Gold falls over one percent as dollar firms

By Renita D. Young and Zandi Shabalala NEW YORK/LONDON (Reuters) - Gold prices fell more than 1 percent on Friday as the dollar firmed against the British sterling and the euro after British Prime Minister Theresa May said the European Union must supply an alternative Brexit proposal. China's moves to boost domestic consumption also helped bolster the dollar rally driven by investor bets that the latest U.S.-China trade salvoes were unlikely to dent global growth.

Reuters September 22, 2018 00:05:56 IST
Gold falls over one percent as dollar firms

Gold falls over one percent as dollar firms

By Renita D. Young and Zandi Shabalala

NEW YORK/LONDON (Reuters) - Gold prices fell more than 1 percent on Friday as the dollar firmed against the British sterling and the euro after British Prime Minister Theresa May said the European Union must supply an alternative Brexit proposal.

China's moves to boost domestic consumption also helped bolster the dollar rally driven by investor bets that the latest U.S.-China trade salvoes were unlikely to dent global growth. The dollar's status as the chief reserve currency makes it the prime beneficiary of U.S.-China trade conflict, with the United States seen as having less to lose.

"A big selloff in the pound and euro sent the dollar sharply higher. And gold, being dollar-denominated, fell as a result of that," said FOREX.com analyst Fawad Razaqzada.

A stronger greenback makes dollar-denominated gold more expensive for holders of other currencies.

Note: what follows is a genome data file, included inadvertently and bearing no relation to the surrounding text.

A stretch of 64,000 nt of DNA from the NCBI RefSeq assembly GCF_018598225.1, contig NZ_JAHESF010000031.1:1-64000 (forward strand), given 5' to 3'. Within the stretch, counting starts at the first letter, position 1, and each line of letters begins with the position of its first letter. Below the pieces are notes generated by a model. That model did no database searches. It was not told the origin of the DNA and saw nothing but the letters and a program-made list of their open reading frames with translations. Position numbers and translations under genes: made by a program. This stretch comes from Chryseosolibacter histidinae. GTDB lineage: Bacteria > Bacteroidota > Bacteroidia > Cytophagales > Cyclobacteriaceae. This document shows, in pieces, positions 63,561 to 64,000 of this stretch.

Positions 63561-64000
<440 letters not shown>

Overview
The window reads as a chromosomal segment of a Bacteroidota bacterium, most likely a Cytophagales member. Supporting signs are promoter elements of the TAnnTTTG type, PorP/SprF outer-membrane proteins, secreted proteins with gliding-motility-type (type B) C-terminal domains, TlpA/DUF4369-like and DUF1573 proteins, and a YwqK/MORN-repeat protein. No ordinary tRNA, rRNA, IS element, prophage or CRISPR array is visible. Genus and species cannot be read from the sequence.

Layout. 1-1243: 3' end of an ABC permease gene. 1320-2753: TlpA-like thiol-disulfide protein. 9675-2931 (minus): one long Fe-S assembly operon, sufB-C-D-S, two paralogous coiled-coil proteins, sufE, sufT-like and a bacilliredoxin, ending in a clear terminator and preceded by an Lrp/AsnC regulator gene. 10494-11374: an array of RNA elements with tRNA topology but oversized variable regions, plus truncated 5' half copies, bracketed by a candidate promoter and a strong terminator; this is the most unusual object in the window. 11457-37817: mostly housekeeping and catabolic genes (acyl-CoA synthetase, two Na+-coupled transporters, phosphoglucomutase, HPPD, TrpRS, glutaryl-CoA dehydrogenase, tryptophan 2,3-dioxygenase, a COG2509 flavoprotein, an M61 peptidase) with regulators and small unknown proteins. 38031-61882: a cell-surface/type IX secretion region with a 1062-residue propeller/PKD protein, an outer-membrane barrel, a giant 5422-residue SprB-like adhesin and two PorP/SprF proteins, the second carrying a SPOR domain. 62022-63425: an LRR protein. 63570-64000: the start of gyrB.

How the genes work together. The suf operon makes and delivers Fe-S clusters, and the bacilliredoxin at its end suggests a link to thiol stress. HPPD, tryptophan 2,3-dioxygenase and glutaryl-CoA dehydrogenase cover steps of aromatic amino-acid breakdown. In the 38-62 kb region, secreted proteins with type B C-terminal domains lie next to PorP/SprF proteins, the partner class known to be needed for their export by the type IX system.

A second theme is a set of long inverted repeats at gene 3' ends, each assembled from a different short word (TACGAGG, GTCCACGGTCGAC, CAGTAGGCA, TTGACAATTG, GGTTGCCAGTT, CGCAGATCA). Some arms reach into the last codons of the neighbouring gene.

Spot gold lost 0.8 percent at $1,196.86 per ounce by 1:35 p.m. EDT (1735 GMT). During the session it touched its lowest since Sept 11 at $1,191.51. However, gold headed for a 0.4 percent weekly increase.

U.S. gold futures for December delivery settled down $10, or 0.8 percent, at $1,201.30 per ounce.

The euro and the pound fell after British Prime Minister Theresa May said the European Union must come up with an alternative to her Brexit proposals, saying talks had reached an impasse after the bloc's leaders rejected her plans without explaining why.

Investors await next week's Federal Reserve meeting, where the U.S. central bank is widely expected to raise benchmark interest rates. Higher U.S. interest rates tend to make gold less attractive since it does not pay interest and costs money to store and insure.

In other precious metals, spot silver rose 0.1 percent at $14.29 an ounce, after rising to two-week highs of $14.43.

"The factors driving silver are much more industrial-related," said Maxwell Gold, director of investment strategy at Aberdeen Standard Investments' ETF Securities.

Silver is closing the week up about 2 percent.

Palladium touched its highest since April 19 at $1,056.72 per ounce before retracing gains to trade about flat on the day but with a weekly rise of more than 7 percent, the biggest weekly percentage gain since April.

Platinum fell 0.4 percent at $828.70 after hitting its highest since Aug. 9 at $838.40. The metal is closing the week more than 4 percent higher, the strongest weekly gain since January.

(Additional reporting by Nallur Sethuraman in Bengaluru; editing by Kirsten Donovan and David Gregorio)

This story has not been edited by Firstpost staff and is generated by auto-feed.

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